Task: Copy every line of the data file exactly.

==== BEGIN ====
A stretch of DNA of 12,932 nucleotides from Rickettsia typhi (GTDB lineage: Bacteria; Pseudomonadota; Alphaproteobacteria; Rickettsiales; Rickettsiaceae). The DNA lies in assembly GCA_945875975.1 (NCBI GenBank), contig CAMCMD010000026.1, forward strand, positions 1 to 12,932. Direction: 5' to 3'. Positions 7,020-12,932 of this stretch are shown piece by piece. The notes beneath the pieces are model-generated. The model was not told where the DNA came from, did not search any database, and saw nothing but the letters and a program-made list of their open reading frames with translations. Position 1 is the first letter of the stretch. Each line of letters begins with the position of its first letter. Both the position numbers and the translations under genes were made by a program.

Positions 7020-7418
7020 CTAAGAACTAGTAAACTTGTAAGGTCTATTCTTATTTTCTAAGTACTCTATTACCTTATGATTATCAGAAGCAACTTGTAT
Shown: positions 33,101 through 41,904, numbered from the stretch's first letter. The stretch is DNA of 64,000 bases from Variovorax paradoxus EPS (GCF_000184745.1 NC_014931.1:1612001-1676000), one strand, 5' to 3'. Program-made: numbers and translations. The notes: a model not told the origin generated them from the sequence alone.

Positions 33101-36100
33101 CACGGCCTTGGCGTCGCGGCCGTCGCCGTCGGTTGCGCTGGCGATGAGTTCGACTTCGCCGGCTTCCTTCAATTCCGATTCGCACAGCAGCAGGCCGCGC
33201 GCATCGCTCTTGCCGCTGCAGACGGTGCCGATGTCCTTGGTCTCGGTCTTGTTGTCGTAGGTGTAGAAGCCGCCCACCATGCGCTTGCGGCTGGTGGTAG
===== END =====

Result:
A stretch of DNA of 12,932 nucleotides from Rickettsia typhi (GTDB lineage: Bacteria; Pseudomonadota; Alphaproteobacteria; Rickettsiales; Rickettsiaceae). The DNA lies in assembly GCA_945875975.1 (NCBI GenBank), contig CAMCMD010000026.1, forward strand, positions 1 to 12,932. Direction: 5' to 3'. Positions 7,020-12,932 of this stretch are shown piece by piece. The notes beneath the pieces are model-generated. The model was not told where the DNA came from, did not search any database, and saw nothing but the letters and a program-made list of their open reading frames with translations. Position 1 is the first letter of the stretch. Each line of letters begins with the position of its first letter. Both the position numbers and the translations under genes were made by a program.

Positions 7020-7418
7020 CTAAGAACTAGTAAACTTGTAAGGTCTATTCTTATTTTCTAAGTACTCTATTACCTTATGATTATCAGAAGCAACTTGTAT
Shown: positions 33,101 through 41,904, numbered from the stretch's first letter. The stretch is DNA of 64,000 bases from Variovorax paradoxus EPS (GCF_000184745.1 NC_014931.1:1612001-1676000), one strand, 5' to 3'. Program-made: numbers and translations. The notes: a model not told the origin generated them from the sequence alone.

Positions 33101-36100
33101 CACGGCCTTGGCGTCGCGGCCGTCGCCGTCGGTTGCGCTGGCGATGAGTTCGACTTCGCCGGCTTCCTTCAATTCCGATTCGCACAGCAGCAGGCCGCGC
33201 GCATCGCTCTTGCCGCTGCAGACGGTGCCGATGTCCTTGGTCTCGGTCTTGTTGTCGTAGGTGTAGAAGCCGCCCACCATGCGCTTGCGGCTGGTGGTAG